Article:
Wednesday, February 13, 2008


This is becoming an all-too frequent account of our
retuning combat Vetreans.


The Private Battle, Part 3 of Dennis and Mikell Delisle
By Darren Perron - WCAX News

Franklin, Vermont - February 7, 2008

"An IED went off and come up through the floorboard of the truck,"
recounts Dennis Delisle.

Delisle doesn't talk about his experience in Iraq much. But when
he does, it's clear the war veteran suffers from invisible wounds
in addition to the shrapnel in his groin and hearing loss following
a roadside bomb attack.

"We had one soldier... his truck was blown up off the bridge. It
engulfed in flames and he burned to death," says Delisle.

Delisle suffers from Post Traumatic Stress Disorder. He's been
suicidal, homicidal, and is struggling to transition back into his
life at home. "As it goes on, you hide and it gets worse," he

PTSD has been tough on his family, too. His wife, Mikell, lost her
hair after stress triggered a condition called Alopecia. Dennis can't
hold down a job. And the couple is losing their home in Franklin
because they're so behind on their bills.

Mikell Delisle

The Flashbacks, sleepless nights due to those sub-concious
nightmares, the frustration of Survivers Guilt> "It's too
much for them. They shouldn't have to deal with that when
they comehome," says Mikell Delisle.

The rates of PTSD are at record levels, with more Iraq War vets
diagnosed than vets from any other war in American history.
Though experts say the illness is nothing new.

Once called Vietnam syndrome, shell shock, or battle fatigue,
PTSD was officially recognized in 1980. With increased
awareness and treatment options more soldiers now come
forward, acknowledging their symptoms and adding to the
number of reports.
(Despite the service-wide stigma attached to having PTSD.)

Most are National Guard soldiers. It's estimated that
half of all of them returning from the Middle East suffer
from PTSD and Traumatic Brain Injuries.

And that number is expected to grow with repeated deployments.
"The cost of war is a lot more than most people think it is," says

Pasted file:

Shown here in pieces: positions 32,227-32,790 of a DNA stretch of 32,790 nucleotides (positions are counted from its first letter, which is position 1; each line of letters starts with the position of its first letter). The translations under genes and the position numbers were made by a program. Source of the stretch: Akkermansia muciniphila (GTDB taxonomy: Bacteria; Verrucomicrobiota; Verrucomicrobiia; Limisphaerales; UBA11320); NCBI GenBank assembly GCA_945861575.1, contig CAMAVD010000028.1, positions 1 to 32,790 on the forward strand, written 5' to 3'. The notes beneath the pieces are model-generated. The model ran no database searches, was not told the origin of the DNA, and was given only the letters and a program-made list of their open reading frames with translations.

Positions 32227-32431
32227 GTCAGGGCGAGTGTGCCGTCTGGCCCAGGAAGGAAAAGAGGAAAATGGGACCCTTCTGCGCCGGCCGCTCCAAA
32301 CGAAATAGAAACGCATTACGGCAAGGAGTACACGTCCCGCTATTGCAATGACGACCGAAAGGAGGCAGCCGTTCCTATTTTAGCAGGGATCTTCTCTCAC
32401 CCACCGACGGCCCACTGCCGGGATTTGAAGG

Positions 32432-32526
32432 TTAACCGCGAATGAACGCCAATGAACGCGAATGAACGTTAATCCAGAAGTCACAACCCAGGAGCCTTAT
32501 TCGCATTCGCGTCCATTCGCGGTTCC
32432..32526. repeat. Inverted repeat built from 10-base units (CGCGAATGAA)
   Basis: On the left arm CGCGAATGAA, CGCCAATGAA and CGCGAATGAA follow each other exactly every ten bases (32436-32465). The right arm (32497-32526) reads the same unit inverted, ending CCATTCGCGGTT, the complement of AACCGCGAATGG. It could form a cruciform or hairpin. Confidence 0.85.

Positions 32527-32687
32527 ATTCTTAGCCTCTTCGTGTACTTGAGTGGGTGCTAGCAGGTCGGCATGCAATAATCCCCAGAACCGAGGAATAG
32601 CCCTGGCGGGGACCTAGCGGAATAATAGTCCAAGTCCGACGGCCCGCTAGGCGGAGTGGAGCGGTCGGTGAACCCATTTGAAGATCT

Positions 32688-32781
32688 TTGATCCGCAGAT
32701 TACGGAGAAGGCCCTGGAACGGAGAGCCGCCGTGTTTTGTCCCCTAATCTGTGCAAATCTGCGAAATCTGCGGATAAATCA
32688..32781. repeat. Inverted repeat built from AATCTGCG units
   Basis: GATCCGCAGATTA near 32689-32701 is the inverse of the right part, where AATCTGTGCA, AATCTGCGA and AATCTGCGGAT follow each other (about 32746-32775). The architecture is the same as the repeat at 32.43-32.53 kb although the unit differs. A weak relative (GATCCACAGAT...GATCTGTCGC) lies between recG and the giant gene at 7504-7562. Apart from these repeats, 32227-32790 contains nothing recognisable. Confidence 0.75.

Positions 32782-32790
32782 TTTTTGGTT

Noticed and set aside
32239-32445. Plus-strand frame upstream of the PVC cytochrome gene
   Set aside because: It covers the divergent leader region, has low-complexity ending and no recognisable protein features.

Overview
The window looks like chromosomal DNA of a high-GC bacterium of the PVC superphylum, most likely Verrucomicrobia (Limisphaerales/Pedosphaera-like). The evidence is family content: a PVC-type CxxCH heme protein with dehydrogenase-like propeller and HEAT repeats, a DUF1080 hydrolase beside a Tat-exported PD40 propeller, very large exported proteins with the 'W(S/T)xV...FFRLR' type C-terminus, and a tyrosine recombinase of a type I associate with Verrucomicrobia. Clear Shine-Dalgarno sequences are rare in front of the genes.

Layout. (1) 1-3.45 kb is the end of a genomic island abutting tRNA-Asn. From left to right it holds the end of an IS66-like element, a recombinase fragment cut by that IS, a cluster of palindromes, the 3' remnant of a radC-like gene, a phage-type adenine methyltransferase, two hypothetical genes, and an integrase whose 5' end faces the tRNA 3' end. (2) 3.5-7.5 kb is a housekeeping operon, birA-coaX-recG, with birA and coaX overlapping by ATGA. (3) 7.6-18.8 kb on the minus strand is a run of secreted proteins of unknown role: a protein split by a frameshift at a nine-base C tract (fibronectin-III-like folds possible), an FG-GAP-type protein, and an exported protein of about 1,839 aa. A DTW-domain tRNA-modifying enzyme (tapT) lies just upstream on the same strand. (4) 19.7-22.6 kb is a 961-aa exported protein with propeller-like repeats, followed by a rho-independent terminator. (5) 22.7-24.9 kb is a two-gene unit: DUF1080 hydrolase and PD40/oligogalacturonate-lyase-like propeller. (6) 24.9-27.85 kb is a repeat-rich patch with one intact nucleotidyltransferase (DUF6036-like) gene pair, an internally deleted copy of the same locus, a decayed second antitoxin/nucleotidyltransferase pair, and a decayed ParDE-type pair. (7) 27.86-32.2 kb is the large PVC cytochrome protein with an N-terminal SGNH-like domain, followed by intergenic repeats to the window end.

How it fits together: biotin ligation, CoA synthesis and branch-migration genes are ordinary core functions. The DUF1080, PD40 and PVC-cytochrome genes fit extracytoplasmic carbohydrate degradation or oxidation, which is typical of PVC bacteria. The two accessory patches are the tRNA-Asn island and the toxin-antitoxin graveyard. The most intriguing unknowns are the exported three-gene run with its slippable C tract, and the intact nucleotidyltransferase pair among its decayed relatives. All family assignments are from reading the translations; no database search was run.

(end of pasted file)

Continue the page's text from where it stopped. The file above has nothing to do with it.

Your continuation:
Sen. Bernie Sanders, I-Vermont. "It's not just the tanks, the
weapons and the bombs. It's not just those who come home in
caskets or the funerals.

It's not just those who lose their legs and arms. We can see that.
There is an invisible cost of war." Sanders helped secure
federal funds for the Veterans and Families Outreach Program--
a first-of-its-kind project that other states are closely watching.

"Our job mainly is to contact soldiers," explains Vt. National
Guard Outreach Team Leader James MacIntyre. Nine trained
outreach workers plan to interview all 2,662 Vermonters who
served in the Middle East and their families to see how they're
doing and get them into the right programs quickly. When dealing
with PTSD early intervention is crucial.

"We're convinced if people are contacted we unearth things that
could grow bigger, but you get them. Get them to an appointment.
Get them into financial resources, family counseling resources and
that's all going to make a big difference," says MacIntyre.

There are several treatments for PTSD, including individual and
group counseling, and cognitive behavioral therapy, which experts
say is proving most powerful. Soldiers confront their traumatic
memories and learn how to cope with them. Sufferers usually take
anti-depressants which also help with anxiety disorders, like PTSD.
Some soldiers can be cured; for others, PTSD will be a life-long battle.

Symptoms of PTSD may not show up for years. Now the VA has
extended its eligibility for free health care to five years after service
and it includes treatment for PTSD.

Dr. Matthew Friedman

"If left untreated, PTSD can have terrible consequences and people
are gonna be alone and homeless," explains Dr. Matthew Friedman
of the National Center for PTSD. "We want to really prevent the
newer veterans from going through the same cycle of alienation that
older veterans have gone through."

Medication and counseling continue to help Delisle-- who hopes to
win his private battle. "My treatment is working. Hopefully, I can
keep a job," he says. "Now we find another home and start all over."

At least three Vermonters who served in Iraq have committed
suicide since they returned from the war zone.
The VA has set up a 24-hour suicide hotline
round-the-clock access to mental health professionals.
The number is 1-800-273-TALK.

To learn more about PTSD-- visit the
National Center for PTSD website.
Private Battle, Part 1
Private Battle, Part 2

Flashback, Posttraumatic Stress Disorder, Suicide, and the Lessions of WAR
by Penny Coleman

I Can Still Hear Thier Cries, Even In My Sleep...A Journey Into PTSD
By E. Everett McFall
Both Books are Available on